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Hyundai is tamping down plans for the messy Indian car market

By Matt Phillips
Published Last updated This article is more than 2 years old.

As expected, Korean automaker Hyundai’s quarterly earnings were hampered by the relative strength of the Korean won. And Hyundai’s experience highlights why the the recent strength of the won—or perhaps better put, the weakness of the Japanese yen against the won—will be problematic for Korea’s important export sector, which sends a lot of goods to Japan. But one thing that caught our eye in Hyundai’s presentation were plans to tamp down production of cars in its plant in Chennai, India this year. (Highlights ours.)

Hyundai’s output of vehicles, in thousands.

The decision stands to reason after the recent slump in car sales seen by major manufacturers. Bloomberg reports:

Hyundai Motor Co. said on Jan. 1 its Indian sales last month fell 9.6 percent to 29,516 vehicles. Tata Motors, maker of the world’s cheapest car, the Nano, reported a 51 percent drop in passenger-vehicle sales for December, while Toyota’s India sales declined 24 percent.

After a surge between 2008 and 2009, the Indian car market itself has been a bit of a mess lately. Car makers struggle with high interest rates (which make car loans more expensive for consumers) and fuel prices. They also find themselves somewhat befuddled by a changing government policy on diesel price controls, which makes it hard for them to decide whether to concentrate on building cars that run on gasoline or diesel fuel.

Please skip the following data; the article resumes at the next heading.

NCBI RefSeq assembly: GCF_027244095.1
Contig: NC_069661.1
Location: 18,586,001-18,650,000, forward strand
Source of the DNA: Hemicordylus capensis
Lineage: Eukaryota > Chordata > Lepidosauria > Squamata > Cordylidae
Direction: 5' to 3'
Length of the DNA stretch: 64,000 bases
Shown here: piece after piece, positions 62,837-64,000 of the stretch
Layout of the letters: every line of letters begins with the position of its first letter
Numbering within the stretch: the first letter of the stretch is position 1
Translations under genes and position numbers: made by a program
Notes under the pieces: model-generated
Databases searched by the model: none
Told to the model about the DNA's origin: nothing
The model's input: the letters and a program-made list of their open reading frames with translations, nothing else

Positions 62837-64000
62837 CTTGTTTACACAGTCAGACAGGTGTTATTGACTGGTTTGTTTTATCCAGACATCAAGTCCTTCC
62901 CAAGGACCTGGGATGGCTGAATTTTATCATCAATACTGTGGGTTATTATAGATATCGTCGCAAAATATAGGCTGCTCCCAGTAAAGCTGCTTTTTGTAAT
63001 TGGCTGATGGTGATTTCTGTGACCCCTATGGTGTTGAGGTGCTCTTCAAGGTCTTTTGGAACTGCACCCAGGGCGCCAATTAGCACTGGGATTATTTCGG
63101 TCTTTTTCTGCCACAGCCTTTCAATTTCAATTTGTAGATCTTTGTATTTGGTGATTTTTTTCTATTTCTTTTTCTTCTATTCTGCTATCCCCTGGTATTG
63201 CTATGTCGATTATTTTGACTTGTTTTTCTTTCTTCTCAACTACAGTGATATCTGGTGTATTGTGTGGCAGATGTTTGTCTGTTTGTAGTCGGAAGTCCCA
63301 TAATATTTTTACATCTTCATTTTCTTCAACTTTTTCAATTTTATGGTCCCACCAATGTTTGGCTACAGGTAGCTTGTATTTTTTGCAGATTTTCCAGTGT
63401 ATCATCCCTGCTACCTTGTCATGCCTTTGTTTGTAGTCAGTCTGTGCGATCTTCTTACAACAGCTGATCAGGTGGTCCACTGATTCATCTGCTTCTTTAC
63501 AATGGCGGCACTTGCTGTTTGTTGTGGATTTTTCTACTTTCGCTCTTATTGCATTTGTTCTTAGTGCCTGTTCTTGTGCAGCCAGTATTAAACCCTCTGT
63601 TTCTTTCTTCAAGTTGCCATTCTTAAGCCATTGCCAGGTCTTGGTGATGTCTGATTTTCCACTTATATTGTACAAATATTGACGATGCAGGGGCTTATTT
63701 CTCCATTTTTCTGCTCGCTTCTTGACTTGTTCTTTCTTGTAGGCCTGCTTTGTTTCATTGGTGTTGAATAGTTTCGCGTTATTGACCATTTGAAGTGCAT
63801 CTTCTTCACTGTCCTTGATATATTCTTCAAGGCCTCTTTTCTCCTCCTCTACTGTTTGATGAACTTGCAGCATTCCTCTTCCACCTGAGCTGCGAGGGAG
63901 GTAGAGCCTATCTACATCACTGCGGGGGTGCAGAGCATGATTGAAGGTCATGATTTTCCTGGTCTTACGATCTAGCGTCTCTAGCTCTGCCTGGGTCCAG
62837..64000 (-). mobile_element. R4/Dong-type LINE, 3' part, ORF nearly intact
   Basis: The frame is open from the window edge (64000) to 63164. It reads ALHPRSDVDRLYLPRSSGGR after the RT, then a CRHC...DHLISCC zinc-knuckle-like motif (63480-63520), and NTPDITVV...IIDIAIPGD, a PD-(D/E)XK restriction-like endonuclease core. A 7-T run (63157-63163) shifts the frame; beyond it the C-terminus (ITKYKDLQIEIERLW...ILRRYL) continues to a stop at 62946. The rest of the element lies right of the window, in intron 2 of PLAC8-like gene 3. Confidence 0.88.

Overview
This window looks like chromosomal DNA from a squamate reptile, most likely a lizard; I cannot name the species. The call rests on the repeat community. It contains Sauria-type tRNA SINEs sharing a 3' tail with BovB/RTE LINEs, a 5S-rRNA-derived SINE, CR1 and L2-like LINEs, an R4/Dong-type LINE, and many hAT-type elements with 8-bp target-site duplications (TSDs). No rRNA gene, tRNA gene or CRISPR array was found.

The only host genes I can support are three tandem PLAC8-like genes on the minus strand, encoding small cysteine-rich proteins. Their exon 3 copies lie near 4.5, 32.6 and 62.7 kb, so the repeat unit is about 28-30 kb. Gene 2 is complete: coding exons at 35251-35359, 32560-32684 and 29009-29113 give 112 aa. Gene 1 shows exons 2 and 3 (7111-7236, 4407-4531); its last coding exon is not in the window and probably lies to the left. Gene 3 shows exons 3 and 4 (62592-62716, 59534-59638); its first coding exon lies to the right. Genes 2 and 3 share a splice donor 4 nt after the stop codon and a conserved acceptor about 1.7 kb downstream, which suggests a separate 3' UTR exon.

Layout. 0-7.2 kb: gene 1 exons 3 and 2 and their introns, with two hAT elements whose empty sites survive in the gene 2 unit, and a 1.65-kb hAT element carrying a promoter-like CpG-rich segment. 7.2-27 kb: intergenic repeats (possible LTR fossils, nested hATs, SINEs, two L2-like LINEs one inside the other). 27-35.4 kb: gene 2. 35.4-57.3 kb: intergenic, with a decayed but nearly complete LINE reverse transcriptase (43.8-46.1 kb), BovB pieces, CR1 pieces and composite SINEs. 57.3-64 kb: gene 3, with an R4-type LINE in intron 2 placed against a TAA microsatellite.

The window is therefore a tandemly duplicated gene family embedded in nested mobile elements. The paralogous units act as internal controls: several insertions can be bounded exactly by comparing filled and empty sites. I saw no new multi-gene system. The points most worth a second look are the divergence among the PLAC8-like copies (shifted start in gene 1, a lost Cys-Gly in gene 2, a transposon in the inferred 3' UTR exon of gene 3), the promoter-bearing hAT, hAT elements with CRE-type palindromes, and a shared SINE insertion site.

And by the way, Hyundai is not alone in its decision to wait and see how India plays out. The Times of India reports:

The Volkswagen group, Europe’s number one carmaker that runs three key brands here (VW, Skoda and Audi), made its intentions clear when it said recently that it will not make any fresh investments in India till 2015, blaming the government for the change in its otherwise-bullish stance. “The policy framework here is not stable. Which company will like to invest?” John Chacko, MD of Volkswagen India, said. The official blamed “uncertainties on fuel prices and diesel policy”, apart from the poor economic climate, among reasons prompting the group to go slow in the market.

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